Obstetrics is not one of the exact sciences, and, in our penury of truth we ought to be accurate in our statements, generous in our doubts, tolerant in our convictions.James Young Simpson (1811–1870)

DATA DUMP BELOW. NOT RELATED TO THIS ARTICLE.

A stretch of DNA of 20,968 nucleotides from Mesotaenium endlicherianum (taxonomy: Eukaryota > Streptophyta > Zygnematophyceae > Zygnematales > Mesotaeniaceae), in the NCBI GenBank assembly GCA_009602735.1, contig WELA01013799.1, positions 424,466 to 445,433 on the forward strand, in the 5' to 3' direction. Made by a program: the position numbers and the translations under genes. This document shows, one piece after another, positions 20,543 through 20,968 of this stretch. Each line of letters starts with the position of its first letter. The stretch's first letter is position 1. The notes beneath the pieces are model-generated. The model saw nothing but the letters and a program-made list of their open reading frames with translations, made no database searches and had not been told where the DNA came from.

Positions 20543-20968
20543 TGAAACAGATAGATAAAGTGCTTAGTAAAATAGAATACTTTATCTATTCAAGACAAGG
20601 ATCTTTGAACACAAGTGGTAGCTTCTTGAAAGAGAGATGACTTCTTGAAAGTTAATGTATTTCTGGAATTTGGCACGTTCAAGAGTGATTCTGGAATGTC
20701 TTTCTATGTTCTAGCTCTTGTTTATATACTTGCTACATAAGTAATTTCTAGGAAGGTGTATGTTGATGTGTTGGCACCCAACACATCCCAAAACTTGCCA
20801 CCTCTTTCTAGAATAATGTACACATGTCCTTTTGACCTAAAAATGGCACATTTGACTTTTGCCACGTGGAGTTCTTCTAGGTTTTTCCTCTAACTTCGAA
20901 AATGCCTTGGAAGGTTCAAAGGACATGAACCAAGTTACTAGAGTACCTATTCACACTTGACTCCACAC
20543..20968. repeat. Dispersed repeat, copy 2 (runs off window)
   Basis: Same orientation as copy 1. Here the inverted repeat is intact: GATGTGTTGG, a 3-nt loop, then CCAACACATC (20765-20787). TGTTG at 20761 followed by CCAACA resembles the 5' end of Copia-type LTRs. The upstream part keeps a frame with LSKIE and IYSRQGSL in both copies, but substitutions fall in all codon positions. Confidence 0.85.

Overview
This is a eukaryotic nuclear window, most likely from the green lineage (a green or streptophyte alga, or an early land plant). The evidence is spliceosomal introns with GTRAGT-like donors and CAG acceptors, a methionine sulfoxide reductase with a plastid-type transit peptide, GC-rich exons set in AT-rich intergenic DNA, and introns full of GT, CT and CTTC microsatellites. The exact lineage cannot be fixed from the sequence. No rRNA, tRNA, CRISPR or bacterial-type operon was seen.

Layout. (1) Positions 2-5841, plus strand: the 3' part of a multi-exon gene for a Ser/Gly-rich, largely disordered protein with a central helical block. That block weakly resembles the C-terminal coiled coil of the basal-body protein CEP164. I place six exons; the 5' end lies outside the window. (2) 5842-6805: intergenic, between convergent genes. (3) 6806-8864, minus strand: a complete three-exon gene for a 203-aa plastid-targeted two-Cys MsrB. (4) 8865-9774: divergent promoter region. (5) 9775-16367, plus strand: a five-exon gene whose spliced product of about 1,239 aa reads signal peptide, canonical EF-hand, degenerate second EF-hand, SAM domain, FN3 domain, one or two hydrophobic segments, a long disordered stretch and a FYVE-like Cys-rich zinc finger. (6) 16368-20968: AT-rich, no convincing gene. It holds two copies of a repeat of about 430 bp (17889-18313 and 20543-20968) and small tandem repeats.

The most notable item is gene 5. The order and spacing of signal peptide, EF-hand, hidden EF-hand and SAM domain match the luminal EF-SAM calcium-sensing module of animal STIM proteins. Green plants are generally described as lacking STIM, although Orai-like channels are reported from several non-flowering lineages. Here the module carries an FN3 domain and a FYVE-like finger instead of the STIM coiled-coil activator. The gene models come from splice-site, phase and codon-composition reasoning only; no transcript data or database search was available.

MUCH TO OUR SURPRISE, more than ten years have passed since the publication of the first edition of Operative Obstetrics. Since the initial text appeared in 1995, new tests, surgical procedures, and novel methods of medical education have been introduced to the practice of obstetrics. In addition, there has been an expansion of roles for nonphysician personnel in the provision of care to pregnant women. There remain important unresolved controversies in the specialty, including elective or patient-choice cesarean delivery, trials of vaginal birth after cesarean, patient safety during hospitalization, pregnancy termination, and the recruitment and training of new practitioners, to list only a few. The influx of new ideas and the development of new techniques over the last decade have accompanied increasing demands by institutions, third-party payers, and governmental agencies for evidence-based, cost-efficient, and safe practice. Clinicians are thus pressured from many directions to rapidly incorporate new scientific advances into their management, rethink traditional concepts of best practice, follow increasingly restrictive protocols and practice guidelines, and even revisit basic ethical concepts. Because of the unresolved issues concerning appropriate practice and the risks associated with adverse outcomes, it is inevitable that medicolegal risks in obstetrics remain high and that increasingly few clinicians, with a decade or more of active practice, now escape litigation.